The only required parameters of the function are the
arrays to be passed in. Generally, you’ll have two arrays of data: one containing your features and one containing your targets. Notice the
* asterisk label in front of the parameter. This allows you to pass in an unspecified number of arguments into the function.
Let’s take a bit of a closer look at the parameters available in the function:
|N/A||The arrays to split into training and testing datasets|
|A value between 0.0 and 1.0 that is used to define the proportion of records to represent the testing dataset.|
|A value between 0.0 and 1.0 that is used to define the proportion of records to represent the training dataset. If both |
|Accepts an integer to control the randomization during splitting.|
|Whether to shuffle the dataset or not prior to splitting.|
|Can accept an array to determine how to split the data in a stratified manner. This is generally the labels of your data.|
The function returns a list containing different objects of the same type as those passed into the function as arrays. This list is twice as long as the arrays being passed into it. Logically, this makes sense. Imagine you pass in two arrays:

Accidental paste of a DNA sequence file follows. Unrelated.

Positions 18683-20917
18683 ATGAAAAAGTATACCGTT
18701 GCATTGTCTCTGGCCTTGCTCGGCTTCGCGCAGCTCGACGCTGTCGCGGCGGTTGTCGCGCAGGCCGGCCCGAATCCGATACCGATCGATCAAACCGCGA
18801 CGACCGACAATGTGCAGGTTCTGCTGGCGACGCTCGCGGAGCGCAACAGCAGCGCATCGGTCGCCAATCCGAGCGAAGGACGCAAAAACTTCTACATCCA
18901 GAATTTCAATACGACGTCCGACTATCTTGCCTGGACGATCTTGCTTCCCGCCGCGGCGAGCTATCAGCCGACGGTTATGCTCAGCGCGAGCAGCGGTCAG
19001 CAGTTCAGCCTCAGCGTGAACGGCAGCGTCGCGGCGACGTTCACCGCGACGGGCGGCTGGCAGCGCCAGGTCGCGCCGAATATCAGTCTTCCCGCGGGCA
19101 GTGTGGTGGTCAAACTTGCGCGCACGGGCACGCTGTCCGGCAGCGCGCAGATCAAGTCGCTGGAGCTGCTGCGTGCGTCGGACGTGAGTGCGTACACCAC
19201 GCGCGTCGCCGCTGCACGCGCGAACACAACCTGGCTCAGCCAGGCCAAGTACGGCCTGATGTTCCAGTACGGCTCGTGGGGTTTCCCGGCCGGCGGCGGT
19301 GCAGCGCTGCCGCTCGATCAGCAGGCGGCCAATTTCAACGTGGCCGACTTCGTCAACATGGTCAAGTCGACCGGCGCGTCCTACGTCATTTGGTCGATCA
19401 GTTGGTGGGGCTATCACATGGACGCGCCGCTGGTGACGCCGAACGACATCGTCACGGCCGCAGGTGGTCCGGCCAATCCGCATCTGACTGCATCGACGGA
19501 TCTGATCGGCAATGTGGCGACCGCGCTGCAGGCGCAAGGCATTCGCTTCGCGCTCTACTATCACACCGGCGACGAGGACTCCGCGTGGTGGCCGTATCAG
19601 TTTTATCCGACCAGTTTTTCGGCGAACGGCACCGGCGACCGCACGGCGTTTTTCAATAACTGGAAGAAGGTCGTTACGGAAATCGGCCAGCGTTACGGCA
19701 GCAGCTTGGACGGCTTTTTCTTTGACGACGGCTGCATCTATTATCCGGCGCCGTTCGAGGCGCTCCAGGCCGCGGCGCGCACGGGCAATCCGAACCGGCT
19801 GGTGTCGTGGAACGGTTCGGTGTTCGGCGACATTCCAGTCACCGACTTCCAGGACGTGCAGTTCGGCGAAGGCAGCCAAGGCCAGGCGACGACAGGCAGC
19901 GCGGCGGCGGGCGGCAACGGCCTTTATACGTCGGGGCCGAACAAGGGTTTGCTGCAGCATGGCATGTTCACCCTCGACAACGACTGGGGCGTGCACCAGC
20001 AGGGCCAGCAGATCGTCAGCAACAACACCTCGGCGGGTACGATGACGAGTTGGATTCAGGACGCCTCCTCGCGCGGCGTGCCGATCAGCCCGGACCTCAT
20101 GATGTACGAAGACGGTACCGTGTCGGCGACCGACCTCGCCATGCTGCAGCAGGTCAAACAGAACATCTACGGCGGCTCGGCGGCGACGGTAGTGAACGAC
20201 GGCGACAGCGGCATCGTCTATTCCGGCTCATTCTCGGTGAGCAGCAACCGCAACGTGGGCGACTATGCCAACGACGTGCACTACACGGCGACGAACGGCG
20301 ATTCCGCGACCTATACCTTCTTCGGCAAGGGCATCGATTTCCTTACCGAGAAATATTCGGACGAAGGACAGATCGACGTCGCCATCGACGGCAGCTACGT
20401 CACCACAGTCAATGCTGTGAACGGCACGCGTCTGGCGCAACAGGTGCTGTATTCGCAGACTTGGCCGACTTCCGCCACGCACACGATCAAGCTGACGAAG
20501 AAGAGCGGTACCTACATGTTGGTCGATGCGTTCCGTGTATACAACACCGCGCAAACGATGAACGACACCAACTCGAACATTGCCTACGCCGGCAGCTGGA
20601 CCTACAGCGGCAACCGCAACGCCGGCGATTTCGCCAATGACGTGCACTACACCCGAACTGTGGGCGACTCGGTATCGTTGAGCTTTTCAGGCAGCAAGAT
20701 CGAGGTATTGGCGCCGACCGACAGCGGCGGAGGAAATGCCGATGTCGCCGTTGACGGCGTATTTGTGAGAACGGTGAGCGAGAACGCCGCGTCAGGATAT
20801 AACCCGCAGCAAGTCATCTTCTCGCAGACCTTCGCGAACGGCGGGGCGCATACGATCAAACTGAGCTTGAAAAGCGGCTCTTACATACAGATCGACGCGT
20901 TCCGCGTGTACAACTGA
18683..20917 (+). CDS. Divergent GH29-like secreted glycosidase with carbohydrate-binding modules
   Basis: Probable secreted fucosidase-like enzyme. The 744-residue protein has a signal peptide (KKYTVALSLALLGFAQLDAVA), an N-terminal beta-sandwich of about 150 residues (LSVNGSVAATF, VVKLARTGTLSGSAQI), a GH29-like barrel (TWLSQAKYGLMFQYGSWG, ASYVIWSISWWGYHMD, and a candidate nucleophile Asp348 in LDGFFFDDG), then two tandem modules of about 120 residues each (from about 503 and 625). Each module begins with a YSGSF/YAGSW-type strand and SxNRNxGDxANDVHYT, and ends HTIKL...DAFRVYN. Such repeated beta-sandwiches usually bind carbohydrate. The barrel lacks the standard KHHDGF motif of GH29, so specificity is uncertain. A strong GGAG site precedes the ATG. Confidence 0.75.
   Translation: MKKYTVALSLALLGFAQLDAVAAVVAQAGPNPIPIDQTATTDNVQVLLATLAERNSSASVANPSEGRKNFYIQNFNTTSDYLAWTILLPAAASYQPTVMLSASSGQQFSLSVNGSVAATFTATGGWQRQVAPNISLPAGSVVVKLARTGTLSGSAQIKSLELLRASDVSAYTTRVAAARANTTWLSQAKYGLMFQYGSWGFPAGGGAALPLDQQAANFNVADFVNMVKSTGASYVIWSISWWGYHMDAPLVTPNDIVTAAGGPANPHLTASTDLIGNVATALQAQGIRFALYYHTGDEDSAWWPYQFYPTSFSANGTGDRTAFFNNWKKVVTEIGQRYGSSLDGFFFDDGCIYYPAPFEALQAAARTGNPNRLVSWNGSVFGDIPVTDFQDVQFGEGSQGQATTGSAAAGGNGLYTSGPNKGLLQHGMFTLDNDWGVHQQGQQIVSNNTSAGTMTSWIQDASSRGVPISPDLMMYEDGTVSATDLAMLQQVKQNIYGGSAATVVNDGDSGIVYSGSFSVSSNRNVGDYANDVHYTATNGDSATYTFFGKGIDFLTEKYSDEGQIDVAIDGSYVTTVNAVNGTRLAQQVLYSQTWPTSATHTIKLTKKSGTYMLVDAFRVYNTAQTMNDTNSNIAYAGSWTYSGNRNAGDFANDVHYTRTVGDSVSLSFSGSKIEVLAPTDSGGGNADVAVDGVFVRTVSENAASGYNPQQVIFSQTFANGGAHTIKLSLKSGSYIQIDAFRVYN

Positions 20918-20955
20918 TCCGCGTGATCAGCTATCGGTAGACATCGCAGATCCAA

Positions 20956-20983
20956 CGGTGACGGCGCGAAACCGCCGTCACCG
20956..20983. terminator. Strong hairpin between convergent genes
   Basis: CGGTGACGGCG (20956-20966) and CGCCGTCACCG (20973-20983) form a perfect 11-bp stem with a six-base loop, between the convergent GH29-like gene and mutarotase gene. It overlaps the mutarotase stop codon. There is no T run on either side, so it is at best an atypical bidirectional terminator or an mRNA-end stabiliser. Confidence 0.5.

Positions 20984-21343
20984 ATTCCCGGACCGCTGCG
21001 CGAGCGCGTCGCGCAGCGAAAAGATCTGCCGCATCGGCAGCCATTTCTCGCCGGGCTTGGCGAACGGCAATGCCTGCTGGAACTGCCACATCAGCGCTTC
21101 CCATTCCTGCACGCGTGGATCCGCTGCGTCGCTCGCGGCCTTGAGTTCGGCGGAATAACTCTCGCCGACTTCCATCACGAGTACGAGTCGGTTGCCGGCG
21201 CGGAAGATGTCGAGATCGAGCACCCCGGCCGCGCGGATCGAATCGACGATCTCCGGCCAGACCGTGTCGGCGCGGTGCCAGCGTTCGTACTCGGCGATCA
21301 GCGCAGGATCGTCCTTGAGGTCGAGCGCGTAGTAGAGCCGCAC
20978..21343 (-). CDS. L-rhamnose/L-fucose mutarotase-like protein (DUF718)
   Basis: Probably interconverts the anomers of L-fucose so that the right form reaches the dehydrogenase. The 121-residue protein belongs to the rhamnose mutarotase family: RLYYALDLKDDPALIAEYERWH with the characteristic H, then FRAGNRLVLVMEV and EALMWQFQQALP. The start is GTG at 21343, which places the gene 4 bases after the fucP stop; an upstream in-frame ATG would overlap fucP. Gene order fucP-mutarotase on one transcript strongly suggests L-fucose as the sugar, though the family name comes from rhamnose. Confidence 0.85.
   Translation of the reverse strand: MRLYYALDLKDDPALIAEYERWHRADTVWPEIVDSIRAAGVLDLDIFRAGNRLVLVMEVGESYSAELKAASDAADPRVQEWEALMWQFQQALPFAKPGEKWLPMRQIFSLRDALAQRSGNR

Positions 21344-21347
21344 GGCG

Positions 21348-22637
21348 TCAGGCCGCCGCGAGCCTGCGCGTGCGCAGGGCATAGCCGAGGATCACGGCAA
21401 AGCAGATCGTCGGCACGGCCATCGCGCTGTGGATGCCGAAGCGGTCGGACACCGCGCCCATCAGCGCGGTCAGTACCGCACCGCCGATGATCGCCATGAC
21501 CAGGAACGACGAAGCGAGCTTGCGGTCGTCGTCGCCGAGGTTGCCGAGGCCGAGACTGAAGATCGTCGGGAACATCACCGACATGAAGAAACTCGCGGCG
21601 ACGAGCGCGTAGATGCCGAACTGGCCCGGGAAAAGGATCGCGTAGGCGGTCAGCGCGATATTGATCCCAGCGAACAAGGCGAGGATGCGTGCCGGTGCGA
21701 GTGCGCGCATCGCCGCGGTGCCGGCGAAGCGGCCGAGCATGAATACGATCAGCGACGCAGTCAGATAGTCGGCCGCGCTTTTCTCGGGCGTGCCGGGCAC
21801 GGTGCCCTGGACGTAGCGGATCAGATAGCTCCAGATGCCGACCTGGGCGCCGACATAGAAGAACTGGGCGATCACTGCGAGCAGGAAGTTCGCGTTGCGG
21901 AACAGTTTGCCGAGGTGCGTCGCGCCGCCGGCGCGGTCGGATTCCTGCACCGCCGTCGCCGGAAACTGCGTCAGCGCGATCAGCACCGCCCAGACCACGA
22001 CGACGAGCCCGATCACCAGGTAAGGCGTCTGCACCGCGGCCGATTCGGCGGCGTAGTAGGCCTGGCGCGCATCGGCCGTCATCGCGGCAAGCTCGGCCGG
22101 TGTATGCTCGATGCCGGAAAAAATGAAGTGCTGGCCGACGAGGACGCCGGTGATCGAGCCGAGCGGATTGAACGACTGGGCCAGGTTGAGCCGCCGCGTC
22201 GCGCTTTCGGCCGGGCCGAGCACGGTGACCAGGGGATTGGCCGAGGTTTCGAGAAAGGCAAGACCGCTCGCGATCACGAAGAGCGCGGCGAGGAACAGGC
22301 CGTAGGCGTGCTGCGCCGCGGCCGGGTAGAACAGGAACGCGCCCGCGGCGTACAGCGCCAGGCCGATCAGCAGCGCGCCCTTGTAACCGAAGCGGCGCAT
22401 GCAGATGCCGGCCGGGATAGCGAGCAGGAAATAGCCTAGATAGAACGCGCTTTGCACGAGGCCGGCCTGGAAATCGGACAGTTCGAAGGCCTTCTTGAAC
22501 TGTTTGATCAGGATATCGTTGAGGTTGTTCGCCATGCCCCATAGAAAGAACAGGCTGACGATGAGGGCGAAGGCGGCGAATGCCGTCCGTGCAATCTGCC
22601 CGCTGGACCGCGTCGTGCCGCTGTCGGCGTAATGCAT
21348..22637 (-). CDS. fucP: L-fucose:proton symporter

labels. The function would return both a training and testing portion for each array.
Generally in machine learning, the
features of a dataset are represented by the variable
X. This makes reference to the x-axis generally representing the independent variables of a dataset The letter tends to be capitalized as it’s a multi-dimensional array.
labels of a dataset are referred to by the variable
y. This makes reference to the y-axis generally holding the dependent variable of a dataset.
Let’s take a look at an example: you have two arrays
y containing both the features and labels, respectively. Let’s see how this would generally be represented in machine learning. Remember, because you’re passing in two arrays, the function will return a list of four items.
# How to split two arrays X_train, X_test, y_train, y_test = train_test_split(X, y)